James-A-Day: A Neighbour's Landmark

Paul Lowe's illustration for "A Neighbour's Landmark"
"Cursed be he that removeth his neighbour's landmark."  That's Deuteronomy 27:17, and it's a curse that comes true in today's story.

Our narrator is a lucky fellow who has taken on the pleasant job of sorting through and cataloging a friend's library: "...generations back, two country-house libraries had been fused together, and no descendant of either stock had ever faced the task of picking them over..."  So he's staying in a pleasant country manor and  he's all set.  (Perhaps not everyone thinks this is such a great job, but I am a librarian, after all.)

He comes upon an interesting bit of local folklore that is almost entirely forgotten: an old country song that says
That which walks in Betton Wood 
Knows [not] why it walks or why it cries.
Some detective work will uncover the story--but before we find out about that, the narrator actually experiences the cry of the thing that walks in Betton Wood:
There thrilled into my right ear and pierced my head a note of incredible sharpness, like the shriek of a bat, only ten times intensified — the kind of thing that makes one wonder if something has not given way in one’s brain....I thought no longer of kind mellow evening hours of rest, and scents of flowers and woods on evening air...but instead images came to me of dusty beams and creeping spiders and savage owls up in the tower, and forgotten graves and their ugly contents below, and of flying Time and all it had taken out of my life. 
 Betton Wood is gone, but the mindless creature remains.  It can't rest until the injustice of removing a neighbor's landmark is rectified, but that is an impossible task.  The victims are nameless and forgotten, and if there are any descendants they are unknowable.  The wood itself is gone, and the legal dispute is nearly forgotten except in old records no one reads.  "...and so we take it she can't leave Betton before someone take and put it right again."

This tale is based on a real court case, that of Theodosia Bryan, Lady Ivie, in the late 1600s.  MRJ enjoyed reading old court cases very much, especially those of the second half of the 17th century--and as we know from "Martin's Close," most especially the cases in which Judge Jeffreys took part.  "Things are never dull when he is at the bar or on the bench," commented James.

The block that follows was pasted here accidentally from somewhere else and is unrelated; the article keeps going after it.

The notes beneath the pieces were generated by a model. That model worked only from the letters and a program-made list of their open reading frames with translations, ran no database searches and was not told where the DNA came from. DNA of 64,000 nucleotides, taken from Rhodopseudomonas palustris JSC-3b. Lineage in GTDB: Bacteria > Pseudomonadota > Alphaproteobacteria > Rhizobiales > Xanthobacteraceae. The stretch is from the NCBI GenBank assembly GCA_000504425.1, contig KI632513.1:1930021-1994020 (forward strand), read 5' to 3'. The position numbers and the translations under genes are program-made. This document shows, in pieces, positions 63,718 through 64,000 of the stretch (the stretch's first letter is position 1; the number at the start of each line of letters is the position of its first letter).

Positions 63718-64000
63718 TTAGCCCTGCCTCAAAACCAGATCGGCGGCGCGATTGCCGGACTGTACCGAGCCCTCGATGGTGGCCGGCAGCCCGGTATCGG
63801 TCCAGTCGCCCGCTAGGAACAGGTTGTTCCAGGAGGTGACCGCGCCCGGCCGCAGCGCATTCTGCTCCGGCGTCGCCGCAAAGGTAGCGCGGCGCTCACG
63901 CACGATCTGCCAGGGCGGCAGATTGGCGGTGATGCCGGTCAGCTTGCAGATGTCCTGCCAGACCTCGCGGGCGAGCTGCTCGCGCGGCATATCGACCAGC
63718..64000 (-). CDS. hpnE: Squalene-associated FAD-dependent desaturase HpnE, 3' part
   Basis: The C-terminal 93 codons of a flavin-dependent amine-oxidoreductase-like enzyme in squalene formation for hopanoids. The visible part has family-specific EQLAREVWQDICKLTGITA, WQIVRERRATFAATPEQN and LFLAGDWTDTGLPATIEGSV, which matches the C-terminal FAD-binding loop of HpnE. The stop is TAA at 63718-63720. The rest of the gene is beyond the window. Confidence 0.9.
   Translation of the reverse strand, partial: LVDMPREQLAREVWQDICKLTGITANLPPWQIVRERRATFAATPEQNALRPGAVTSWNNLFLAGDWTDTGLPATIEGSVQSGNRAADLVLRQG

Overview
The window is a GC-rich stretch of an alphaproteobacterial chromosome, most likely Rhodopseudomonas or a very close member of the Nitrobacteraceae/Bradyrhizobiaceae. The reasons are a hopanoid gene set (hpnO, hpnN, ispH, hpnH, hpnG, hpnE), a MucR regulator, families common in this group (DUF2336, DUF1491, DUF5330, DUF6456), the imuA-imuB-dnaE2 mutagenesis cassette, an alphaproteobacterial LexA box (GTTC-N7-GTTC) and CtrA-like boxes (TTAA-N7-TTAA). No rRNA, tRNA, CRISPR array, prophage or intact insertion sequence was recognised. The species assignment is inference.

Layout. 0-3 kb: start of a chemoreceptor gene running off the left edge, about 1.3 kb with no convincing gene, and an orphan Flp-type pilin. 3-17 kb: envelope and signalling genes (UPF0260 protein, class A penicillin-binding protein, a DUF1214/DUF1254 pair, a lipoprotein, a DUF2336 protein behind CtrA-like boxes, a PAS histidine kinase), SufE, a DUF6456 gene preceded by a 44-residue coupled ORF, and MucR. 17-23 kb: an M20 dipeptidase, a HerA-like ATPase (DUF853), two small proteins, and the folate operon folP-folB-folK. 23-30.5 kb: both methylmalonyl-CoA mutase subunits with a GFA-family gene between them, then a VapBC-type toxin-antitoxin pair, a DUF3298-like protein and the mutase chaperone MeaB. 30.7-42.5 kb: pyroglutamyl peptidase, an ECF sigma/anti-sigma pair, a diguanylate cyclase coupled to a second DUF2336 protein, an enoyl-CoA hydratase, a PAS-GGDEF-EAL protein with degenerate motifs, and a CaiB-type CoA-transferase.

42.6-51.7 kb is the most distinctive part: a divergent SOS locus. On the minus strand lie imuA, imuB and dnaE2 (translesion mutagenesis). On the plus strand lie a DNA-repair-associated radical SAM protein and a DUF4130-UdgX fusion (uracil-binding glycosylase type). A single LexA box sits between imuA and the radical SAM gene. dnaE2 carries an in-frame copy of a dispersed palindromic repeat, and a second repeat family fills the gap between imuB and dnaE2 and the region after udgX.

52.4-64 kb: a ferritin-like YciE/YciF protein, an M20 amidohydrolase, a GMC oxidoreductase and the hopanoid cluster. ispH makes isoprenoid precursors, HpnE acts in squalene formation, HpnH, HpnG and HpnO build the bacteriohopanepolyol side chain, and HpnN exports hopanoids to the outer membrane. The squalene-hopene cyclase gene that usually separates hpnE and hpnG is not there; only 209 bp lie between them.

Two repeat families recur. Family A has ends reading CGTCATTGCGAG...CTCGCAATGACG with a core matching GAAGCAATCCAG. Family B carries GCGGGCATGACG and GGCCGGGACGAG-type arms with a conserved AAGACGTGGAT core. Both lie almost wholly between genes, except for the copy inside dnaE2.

I really like the opening sentences, which describes all of us who are readers:
Those who spend the greater part of their time in reading or writing books are, of course, apt to take rather particular notice of accumulations of books when they come across them. They will not pass a stall, a shop, or even a bedroom-shelf without reading some title, and if they find themselves in an unfamiliar library, no host need trouble himself further about their entertainment. The putting of dispersed sets of volumes together, or the turning right way up of those which the dusting housemaid has left in an apoplectic condition, appeals to them as one of the lesser Works of Mercy.


  1. I liked this one. (I like almost all of them.) That piercing shriek is really weird and very effective. It would get my attention for sure. I like the way he works in titles of old books of the kind he was always turning up in the libraries he cataloged. But it makes me think that it would be a great disappointment to a romantic reader going into a large private library (picture Belle in Beauty and the Beast) to find that the shelves were full of collections of sermons, parliamentary reports, and political pamphlets.

  2. This is very true. Books that old are incredibly boring books about 85% of the time. Imagine the shelves weighed down with sermons and tracts!


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